Keith Douglas poems
Keith Douglas(January 24, 1920 - June 9, 1944 / Tunbridge Wells, Kent)
- by Keith Douglas 36Three weeks gone and the combatants gone
returning over the nightmare ground
we found the place again, and found
the soldier sprawling in the sun.
The frowning barrel of his gun
overshadowing. As we came on
that day, he hit my tank with one
like the entry of a demon.
Look. Here in the gunpit spoil
the dishonoured picture of his girl
who has put: Steffi. Vergissmeinnicht.
in a copybook gothic script.
We see him almost with content,
abased, and seeming to have paid
and mocked at by his own equipment
that's hard and good when he's decayed.
But she would weep to see today
how on his skin the swart flies move;
the dust upon the paper eye
and the burst stomach like a cave.
For here the lover and killer are mingled
who had one body and one heart.
And death who had the soldier singled
has done the lover mortal hurt.
- by Keith Douglas 27Shall I get drunk or cut myself a piece of cake,
a pasty Syrian with a few words of English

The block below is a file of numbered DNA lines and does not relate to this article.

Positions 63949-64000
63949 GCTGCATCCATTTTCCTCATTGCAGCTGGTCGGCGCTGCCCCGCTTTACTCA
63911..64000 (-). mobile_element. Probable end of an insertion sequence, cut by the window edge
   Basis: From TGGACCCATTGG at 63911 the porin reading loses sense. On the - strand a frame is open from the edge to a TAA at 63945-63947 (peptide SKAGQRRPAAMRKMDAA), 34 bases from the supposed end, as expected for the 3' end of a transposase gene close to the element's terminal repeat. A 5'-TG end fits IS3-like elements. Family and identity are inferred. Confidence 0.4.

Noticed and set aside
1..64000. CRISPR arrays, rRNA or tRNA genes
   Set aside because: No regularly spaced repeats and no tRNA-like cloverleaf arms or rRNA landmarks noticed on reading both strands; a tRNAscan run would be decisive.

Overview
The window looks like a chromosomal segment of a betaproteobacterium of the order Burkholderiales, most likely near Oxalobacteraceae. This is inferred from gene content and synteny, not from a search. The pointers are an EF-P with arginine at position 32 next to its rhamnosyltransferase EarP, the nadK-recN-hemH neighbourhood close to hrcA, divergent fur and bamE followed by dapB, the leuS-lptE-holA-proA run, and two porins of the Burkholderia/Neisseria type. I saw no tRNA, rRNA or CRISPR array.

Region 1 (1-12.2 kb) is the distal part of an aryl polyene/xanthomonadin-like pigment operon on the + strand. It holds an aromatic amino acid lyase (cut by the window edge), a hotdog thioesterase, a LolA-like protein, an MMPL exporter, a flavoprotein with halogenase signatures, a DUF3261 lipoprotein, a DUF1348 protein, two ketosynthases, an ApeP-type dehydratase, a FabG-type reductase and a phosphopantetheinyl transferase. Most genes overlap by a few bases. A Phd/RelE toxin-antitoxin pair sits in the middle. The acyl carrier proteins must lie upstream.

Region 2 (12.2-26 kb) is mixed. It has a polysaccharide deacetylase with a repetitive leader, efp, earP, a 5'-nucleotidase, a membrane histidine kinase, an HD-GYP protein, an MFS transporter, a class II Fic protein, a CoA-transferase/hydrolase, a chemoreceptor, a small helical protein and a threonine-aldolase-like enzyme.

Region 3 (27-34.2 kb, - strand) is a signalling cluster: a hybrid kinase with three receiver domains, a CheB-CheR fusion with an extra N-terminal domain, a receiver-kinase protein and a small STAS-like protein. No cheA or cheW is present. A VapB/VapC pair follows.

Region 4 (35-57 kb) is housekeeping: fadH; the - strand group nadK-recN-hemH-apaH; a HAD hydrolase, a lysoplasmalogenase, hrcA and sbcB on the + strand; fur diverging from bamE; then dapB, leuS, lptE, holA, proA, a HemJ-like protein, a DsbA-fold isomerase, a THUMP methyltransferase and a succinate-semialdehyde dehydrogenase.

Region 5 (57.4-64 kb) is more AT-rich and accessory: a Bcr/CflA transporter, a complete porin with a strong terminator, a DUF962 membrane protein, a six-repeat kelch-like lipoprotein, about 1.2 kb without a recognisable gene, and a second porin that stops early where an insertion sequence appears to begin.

or the Turk who says she is a princess--she dances
apparently by levitation? Or Marcelle, Parisienne
always preoccupied with her dull dead lover:
she has all the photographs and his letters
tied in a bundle and stamped Decede in mauve ink.
All this takes place in a stink of jasmin.
But there are the streets dedicated to sleep
stenches and the sour smells, the sour cries
do not disturb their application to slumber
all day, scattered on the pavement like rags
afflicted with fatalism and hashish. The women
offering their children brown-paper breasts
dry and twisted, elongated like the skull,
Holbein's signature. But his stained white town
is something in accordance with mundane conventions-
Marcelle drops her Gallic airs and tragedy
suddenly shrieks in Arabic about the fare
with the cabman, links herself so
with the somnambulists and legless beggars:
it is all one, all as you have heard.
But by a day's travelling you reach a new world
the vegetation is of iron
dead tanks, gun barrels split like celery
the metal brambles have no flowers or berries
and there are all sorts of manure, you can imagine
the dead themselves, their boots, clothes and possessions
clinging to the ground, a man with no head
has a packet of chocolate and a souvenir of Tripoli.
Poems by Keith Douglas, Keith Douglas's poems collection. Keith Douglas is a classical and famous poet (January 24, 1920 - June 9, 1944 / Tunbridge Wells, Kent). Share all poems of Keith Douglas.
© Poems are the property of their respective owners, reproduced here for educational and informational purposes, and is provided at no charge.